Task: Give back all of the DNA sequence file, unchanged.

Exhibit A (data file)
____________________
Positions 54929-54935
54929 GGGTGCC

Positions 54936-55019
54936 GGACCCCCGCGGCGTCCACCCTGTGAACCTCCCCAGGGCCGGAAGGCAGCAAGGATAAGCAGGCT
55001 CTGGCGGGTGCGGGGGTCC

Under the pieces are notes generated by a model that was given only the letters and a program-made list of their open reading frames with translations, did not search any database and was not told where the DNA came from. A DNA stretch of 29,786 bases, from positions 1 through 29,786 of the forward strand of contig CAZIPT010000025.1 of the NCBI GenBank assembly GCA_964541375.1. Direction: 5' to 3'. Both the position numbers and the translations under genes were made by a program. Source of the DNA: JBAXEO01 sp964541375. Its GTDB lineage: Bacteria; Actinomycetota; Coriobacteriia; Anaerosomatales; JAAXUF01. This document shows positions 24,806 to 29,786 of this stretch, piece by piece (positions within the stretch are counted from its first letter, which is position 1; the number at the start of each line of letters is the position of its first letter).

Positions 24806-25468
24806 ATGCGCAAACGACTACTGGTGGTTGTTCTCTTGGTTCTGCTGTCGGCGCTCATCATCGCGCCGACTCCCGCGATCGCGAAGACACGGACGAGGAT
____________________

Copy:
Positions 54929-54935
54929 GGGTGCC

Positions 54936-55019
54936 GGACCCCCGCGGCGTCCACCCTGTGAACCTCCCCAGGGCCGGAAGGCAGCAAGGATAAGCAGGCT
55001 CTGGCGGGTGCGGGGGTCC

Under the pieces are notes generated by a model that was given only the letters and a program-made list of their open reading frames with translations, did not search any database and was not told where the DNA came from. A DNA stretch of 29,786 bases, from positions 1 through 29,786 of the forward strand of contig CAZIPT010000025.1 of the NCBI GenBank assembly GCA_964541375.1. Direction: 5' to 3'. Both the position numbers and the translations under genes were made by a program. Source of the DNA: JBAXEO01 sp964541375. Its GTDB lineage: Bacteria; Actinomycetota; Coriobacteriia; Anaerosomatales; JAAXUF01. This document shows positions 24,806 to 29,786 of this stretch, piece by piece (positions within the stretch are counted from its first letter, which is position 1; the number at the start of each line of letters is the position of its first letter).

Positions 24806-25468
24806 ATGCGCAAACGACTACTGGTGGTTGTTCTCTTGGTTCTGCTGTCGGCGCTCATCATCGCGCCGACTCCCGCGATCGCGAAGACACGGACGAGGAT